Once Southampton's relegation was confirmed earlier in the year, the expectation was that James Ward-Prowse would make an immediate exit from St. Mary's. Rather, it wasn't until the start of August that the 28-year-old would leave Saints, actually featuring in their opening Championship game of the season as they beat Sheffield Wednesday 2-1 at Hillsbrough.
Saints were rightly digging their heels in over Ward-Prowse's exit. The midfielder had been a leading light in a dreary domestic campaign for the south coast side, and Saints were demanding a hefty fee for their captain. Ultimately a reported £30m fee was agreed between Southampton and West Ham last month and with each passing week, that price is looking all the more the bargain.
A brace of assists for the Hammers against TSC Backa Topola on Thursday night means that in five domestic and European appearances for West Ham, Ward Prowse has five assists and two goals to his name. Three of those have come in the Premier League, just two shy of matching Jarrod Bowen's return from 2022/23 campaign, the attacker West Ham's top assister last season.
There's a sound argument to be made that Ward-Prowse is already the signing of the season given his overall impact for the Hammers in the final third. West Ham have already scored 10 league goals this term, and are well on course to better their record of 42 from last season. Ward-Prowse has been directly involved in five of those. They've made a solid start to the campaign, which is all the more impressive when you consider the sale of Declan Rice over the summer.
⚒️ James Ward-Prowse's start to life at West Ham:— WhoScored.com (@WhoScored) September 22, 2023
🆚 Chelsea - 🅰️🅰️
🆚 Brighton - ⚽️
🆚 Luton - 🅰️
🆚 Man City - ⚽️
🆚 FK TSC - 🅰️🅰️
👏 A goal or assist in each of his first 5 matches pic.twitter.com/PDRYSA7Mwk
Many felt West Ham would have really struggled following Rice's big money move to Arsenal, yet they look a more cohensive unit, and much of that is down to Ward-Prowse's influence in the middle of the park. Suddenly there isn't the pressure on Rice to essentially bail the Hammers out of danger, but rather when they do win the ball, they can look to Ward-Prowse to help keep possession, alleviating pressure on the goal in a different way.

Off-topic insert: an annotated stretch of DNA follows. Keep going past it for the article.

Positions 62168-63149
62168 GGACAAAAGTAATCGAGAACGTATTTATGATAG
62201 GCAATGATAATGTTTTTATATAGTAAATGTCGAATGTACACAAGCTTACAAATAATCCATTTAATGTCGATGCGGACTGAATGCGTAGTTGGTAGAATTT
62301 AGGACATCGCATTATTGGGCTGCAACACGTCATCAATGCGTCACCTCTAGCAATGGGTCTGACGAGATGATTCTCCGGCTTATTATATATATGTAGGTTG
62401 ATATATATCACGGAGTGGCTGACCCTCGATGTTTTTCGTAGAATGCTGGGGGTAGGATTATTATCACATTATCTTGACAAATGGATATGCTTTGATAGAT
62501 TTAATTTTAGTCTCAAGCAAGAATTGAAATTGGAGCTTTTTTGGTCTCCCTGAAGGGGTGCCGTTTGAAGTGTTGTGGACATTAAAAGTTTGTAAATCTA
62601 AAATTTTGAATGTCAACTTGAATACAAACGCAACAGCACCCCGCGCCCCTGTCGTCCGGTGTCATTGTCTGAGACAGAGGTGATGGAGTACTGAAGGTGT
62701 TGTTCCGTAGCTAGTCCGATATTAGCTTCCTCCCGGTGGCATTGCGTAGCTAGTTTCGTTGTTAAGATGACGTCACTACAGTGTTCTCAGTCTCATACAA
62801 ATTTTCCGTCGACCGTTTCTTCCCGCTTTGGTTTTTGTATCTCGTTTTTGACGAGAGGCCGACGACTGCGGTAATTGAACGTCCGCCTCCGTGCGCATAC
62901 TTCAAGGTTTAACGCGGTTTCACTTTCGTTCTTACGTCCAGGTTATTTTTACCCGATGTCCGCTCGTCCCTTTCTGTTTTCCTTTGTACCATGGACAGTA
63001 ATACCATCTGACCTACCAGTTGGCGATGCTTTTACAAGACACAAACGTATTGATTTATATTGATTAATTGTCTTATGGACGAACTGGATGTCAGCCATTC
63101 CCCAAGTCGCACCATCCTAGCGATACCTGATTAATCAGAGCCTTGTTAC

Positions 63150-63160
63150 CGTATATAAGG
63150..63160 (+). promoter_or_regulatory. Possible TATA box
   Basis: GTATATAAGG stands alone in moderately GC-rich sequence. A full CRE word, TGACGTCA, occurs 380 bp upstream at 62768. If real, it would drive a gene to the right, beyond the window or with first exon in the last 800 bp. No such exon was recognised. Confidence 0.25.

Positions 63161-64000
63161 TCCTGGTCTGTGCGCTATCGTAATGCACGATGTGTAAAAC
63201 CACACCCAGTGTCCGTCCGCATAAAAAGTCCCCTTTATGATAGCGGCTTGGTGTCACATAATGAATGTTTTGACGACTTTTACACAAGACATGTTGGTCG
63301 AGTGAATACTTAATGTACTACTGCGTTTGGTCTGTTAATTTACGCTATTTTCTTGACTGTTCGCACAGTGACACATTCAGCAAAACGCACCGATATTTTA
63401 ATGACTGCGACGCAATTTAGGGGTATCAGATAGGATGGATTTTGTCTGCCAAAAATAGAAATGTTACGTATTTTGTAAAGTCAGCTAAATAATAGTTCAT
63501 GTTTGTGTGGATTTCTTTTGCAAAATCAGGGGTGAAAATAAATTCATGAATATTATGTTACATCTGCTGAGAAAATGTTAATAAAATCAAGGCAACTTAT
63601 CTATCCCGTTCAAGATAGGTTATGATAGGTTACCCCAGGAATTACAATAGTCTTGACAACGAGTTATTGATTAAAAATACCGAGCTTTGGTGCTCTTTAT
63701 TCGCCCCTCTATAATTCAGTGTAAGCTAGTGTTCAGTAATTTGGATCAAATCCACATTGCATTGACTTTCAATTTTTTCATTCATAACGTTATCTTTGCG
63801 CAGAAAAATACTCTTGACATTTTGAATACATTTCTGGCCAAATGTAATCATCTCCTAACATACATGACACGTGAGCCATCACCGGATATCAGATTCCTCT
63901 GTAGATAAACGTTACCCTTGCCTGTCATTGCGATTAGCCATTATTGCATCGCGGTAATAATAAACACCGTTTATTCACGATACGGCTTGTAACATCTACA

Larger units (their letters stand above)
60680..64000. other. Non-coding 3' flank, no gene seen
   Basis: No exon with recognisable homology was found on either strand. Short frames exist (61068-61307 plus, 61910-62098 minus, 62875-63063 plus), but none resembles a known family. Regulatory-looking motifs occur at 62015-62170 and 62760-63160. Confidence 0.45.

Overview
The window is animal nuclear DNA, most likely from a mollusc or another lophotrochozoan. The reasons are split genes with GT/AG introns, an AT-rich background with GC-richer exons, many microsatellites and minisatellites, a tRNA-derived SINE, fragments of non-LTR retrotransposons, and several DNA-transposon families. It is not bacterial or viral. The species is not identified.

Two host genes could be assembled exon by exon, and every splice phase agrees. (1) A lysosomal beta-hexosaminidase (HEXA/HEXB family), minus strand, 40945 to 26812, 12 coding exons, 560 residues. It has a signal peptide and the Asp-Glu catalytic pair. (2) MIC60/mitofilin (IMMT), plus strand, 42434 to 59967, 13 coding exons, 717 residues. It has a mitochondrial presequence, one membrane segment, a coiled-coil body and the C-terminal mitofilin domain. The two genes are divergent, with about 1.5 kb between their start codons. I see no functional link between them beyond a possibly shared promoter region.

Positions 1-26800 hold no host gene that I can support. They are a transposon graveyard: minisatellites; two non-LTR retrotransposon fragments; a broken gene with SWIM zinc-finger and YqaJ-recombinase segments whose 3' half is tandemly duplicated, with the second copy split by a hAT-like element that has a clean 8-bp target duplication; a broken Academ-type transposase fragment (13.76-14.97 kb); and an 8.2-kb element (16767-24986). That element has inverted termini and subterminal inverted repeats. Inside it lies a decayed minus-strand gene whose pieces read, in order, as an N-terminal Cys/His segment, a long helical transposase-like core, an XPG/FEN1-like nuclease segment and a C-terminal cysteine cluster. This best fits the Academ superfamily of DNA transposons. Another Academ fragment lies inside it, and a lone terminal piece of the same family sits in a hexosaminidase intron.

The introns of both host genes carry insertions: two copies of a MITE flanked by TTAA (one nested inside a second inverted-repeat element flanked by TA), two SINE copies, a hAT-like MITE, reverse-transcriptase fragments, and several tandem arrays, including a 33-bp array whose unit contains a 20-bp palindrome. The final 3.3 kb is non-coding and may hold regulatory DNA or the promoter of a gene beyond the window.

Ward-Prowse's pass success rate of 89.3% is the best of all West Ham players and while the possession average is down from last season, albeit from a small sample size, the Hammers are able to get the ball forward faster and this is benefiting the attacking players at David Moyes' disposal. They receive possession quicker than last season, and with more space to run into, they are able to do more damage in the final third. It's no wonder that West Ham's attempted counter attacks per game are up from 0.56 to 0.80.
In addition, this forces opponents into action more frequently as they seek to stop the Hammers through any means possible. West Ham as a team are now fouled more frequently per game this season (9.2) than last season (8.3) and for a player of Ward-Prowse's ilk, this is another weapon that Moyes has sought to maximise.
It's no secret that Ward-Prowse is a dead ball specialist and this is reflected in that four of his five key passes in the Premier League this season have been from set-piece situations. Since the start of the 2022/23 campaign, Ward-Prowse ranks fifth for key passes from set-pieces of all West Ham players. And it's not just from free-kicks that the former Saints man can do damage. With West Ham breaking forward quicker, defenders are forced into last ditch challenges that often result in corners, and this plays into both Ward-Prowse and the east London side's hand.
The latter was maximised superbly in West Ham's 3-1 win over TSC Backa Topola on Thursday with both of Ward-Prowse's assists coming from corners. Considering the players at Moyes' disposal, it's hardly a surprise that this is a route to goal that the West Ham boss is pursuing and is evidently having a positive impact on the 2022/23 Europa Conference League winners.
A lack of competition in Ward-Prowse's services over the summer meant West Ham effectively had a clear run at the England international, which meant they were able to negotiate down Saints' initial asking price of £50m. Premier League sides that needed to strengthen in midfield in the off-season must now be looking on at West Ham enviously given Ward-Prowse's rapid success at the London Stadium. He's more than lived up to the billing in the capital, and for a fraction of the price West Ham sold Rice to Arsenal for, with the Hammers quickly moving on from their former captain and finding a new midfield hero in their summer arrival.